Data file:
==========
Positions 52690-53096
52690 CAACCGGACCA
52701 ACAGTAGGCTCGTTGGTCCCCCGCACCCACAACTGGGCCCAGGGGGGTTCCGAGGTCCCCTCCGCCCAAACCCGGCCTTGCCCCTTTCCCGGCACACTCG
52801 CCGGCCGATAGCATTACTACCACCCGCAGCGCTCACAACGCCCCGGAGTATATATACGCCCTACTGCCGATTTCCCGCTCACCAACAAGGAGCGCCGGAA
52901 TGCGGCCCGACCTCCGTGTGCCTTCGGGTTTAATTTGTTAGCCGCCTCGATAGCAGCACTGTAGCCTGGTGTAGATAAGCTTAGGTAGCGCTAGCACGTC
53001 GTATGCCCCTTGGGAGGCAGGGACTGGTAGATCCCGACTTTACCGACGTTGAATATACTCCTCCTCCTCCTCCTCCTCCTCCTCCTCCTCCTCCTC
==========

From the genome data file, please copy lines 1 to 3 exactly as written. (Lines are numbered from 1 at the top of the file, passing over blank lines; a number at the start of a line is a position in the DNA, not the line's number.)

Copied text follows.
Positions 52690-53096
52690 CAACCGGACCA
52701 ACAGTAGGCTCGTTGGTCCCCCGCACCCACAACTGGGCCCAGGGGGGTTCCGAGGTCCCCTCCGCCCAAACCCGGCCTTGCCCCTTTCCCGGCACACTCG